External Filter

Discussion in 'Filters, Filtration and Pumps' started by johnny70, 7 Apr 2008.

  1. johnny70

    johnny70 Member

    Messages:
    636
    Location:
    Bakewell, Derbsyhire
    I want to put an external filter on my new 54ltr tank, now its in the kitchen and I dont have it on a stand just on a work surface:eek: There is nowhere for a filter to go underneath and I'm not sure our landlord would like me drilling out the worktop:D so IS it possible to have a cannister filter at the same level as the tank, I'm thinking not? opinions/options please

    Cheers,
    JOHNNY
     
  2. Steve Smith

    Steve Smith Member

    Messages:
    4,428
    Location:
    Leamington Spa, UK.
    I'm currently using an Eden 501 clone (from hong kong) on my 54litre which is a tiny external. It sits on the same level as the tank. Its not brilliant and I want to replace it, but its not awful :) Not usre if a true Eden would be better quality. It does the job and even comes with a mini spray bar :)
     
  3. Themuleous

    Themuleous Member

    Messages:
    4,126
    Location:
    Aston, Oxfordshire
    Ive just added a tetratec ex600 to my 24lt and its about right flow wise, for your 56 I'd want the ex700. The filter should be rated 10x the volume of the tank. i.e. you want a filter rated at 540lph or better. Always get the next model up, you cant really over filter a tank.

    Sam
     
  4. Steve Smith

    Steve Smith Member

    Messages:
    4,428
    Location:
    Leamington Spa, UK.
    Have to admit, I will probably be replacing the mini filter soon.

    The problem with larger externals is that ideally need to be below the water line of the tank else you end up with problems priming them etc. You could prime it, get it running and then moving it up onto the counter next to the tank. It will probably continue to work OK, with maybe the odd burp of air from time to time.
     
  5. Ed Seeley

    Ed Seeley Member

    Messages:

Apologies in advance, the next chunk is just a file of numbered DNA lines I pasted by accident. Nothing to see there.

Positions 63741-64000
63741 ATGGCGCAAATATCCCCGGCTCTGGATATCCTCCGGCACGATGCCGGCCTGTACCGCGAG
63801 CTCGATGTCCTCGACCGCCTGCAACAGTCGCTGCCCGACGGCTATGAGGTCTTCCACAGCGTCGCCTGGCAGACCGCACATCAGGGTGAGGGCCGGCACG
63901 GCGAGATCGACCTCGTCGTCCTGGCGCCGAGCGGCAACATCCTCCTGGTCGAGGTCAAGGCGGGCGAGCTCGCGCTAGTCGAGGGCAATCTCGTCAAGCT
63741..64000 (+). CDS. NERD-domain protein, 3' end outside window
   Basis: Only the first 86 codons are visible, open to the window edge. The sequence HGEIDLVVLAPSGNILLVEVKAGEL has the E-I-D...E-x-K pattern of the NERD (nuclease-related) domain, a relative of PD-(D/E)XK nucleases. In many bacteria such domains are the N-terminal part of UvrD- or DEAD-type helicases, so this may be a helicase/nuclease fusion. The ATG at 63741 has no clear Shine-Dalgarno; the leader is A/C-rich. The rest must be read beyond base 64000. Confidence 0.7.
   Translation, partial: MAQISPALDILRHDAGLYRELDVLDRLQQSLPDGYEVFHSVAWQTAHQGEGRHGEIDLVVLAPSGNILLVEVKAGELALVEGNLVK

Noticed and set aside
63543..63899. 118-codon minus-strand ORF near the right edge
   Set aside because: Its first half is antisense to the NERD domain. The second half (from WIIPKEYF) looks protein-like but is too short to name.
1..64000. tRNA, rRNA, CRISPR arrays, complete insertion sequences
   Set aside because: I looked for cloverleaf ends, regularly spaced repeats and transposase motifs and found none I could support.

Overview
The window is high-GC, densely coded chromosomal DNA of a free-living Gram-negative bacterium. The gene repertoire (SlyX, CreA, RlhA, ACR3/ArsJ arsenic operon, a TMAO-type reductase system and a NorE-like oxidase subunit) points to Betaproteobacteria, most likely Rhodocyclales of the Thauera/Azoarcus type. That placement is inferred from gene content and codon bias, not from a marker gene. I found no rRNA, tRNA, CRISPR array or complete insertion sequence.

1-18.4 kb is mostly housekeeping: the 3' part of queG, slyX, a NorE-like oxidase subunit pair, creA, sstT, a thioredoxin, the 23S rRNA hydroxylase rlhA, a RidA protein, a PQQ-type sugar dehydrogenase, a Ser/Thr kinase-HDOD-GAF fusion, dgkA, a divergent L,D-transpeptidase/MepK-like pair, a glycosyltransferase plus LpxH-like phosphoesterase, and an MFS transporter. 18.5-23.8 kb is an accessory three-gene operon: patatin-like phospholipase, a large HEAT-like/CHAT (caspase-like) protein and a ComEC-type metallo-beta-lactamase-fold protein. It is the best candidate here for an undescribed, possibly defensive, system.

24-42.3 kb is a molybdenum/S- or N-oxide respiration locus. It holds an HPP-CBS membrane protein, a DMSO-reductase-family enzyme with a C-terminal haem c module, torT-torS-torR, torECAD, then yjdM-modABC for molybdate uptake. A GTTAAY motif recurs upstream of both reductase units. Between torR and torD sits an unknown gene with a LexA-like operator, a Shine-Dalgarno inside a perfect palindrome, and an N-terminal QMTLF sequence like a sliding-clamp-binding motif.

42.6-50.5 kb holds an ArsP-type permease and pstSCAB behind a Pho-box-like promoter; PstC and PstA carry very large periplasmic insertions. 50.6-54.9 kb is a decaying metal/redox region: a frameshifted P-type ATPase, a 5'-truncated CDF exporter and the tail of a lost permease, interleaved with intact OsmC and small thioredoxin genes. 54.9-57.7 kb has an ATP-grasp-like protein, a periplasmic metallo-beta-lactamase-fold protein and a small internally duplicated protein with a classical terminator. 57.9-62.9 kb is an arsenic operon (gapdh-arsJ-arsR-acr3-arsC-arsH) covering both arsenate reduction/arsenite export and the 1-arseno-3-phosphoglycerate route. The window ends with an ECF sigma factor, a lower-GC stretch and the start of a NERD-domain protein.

3,262
    Location:
    Nottingham
    Dev's dead right on the need for the pump to be below the tank height. I wouldn't want to run an external filter, even once primed, above the water line as the head would work in the opposite direction on the pump and I'm not sure how it would cope with that.

    I'm not sure what else to suggest other than having a sump behind or to the side of the tank for the filter media. You could have an inlet into the sump from the tank and then the water's pumped out back into the tank.
     
  6. johnny70

    johnny70 Member

    Messages:
    636
    Location:
    Bakewell, Derbsyhire
    Still haven't got a solution for this, I'm currently running it with a pair of Heuy hungs and a Ehiem Aquaball, as good as they are they aren't cutting the mustard for keeping the flow up :( water tests are of course fine but I really need a decent external. anyone else have thoughts?

    JOHNNY
     
  7. Themuleous

    Themuleous Member

    Messages:
    4,126
    Location:
    Aston, Oxfordshire
    I think most externals need to be a few cm below the level of the water in the tank, unfortuantely.

    You could try DIYing an external using a small powerhead, 'Lock&Lock' sandwich box and a shed load of silicone?

    Sam
     
  8. Ed Seeley

    Ed Seeley Member

    Messages:
    3,262
    Location:
    Nottingham
    I think a glass box behind that tank will work well. You could have the guys at Wharf make you a tank the same length and height as the tank but only say 10cm wide. Then have a rigid inlet pipe (like the one's with Ehiem filters, but maybe made from a larger diameter pipe) leading from the tank to the filter box behind. I'd then have glass sections to form chambers like a mini gravity flow koi filter which is basically what you would have! After foam at first and then lots of biological media your last chamber would contain a pump to return the water to the tank! A bit of work but you'd have tonnes of filtration capacity and all at the same height as the tank.
     
  9. chris1004

    chris1004 Member

    Messages:
    565
    Alternativly you could use your external filter next to the tank but raise the tank slightly with a diy stand so the top of the filter head is below the waterline of the tank by at least the required minimum ammount usually stated by the manufacturers. I am thinking an old piece of kitchen worktop (the size of the base of the tank) supported by a couple of 4"x2" or 6"x2" cross members, decorared of course.

    Surely though your situation would be far better solved with an internal filter.
     
  10. Behold

    Behold Member

    Messages:
    219
    Location:
    Basingstoke. Hants
    If you have painted walls you could take a chunk out and feed the pipe behind the worktop. then its repairable with not lasting damage????
     

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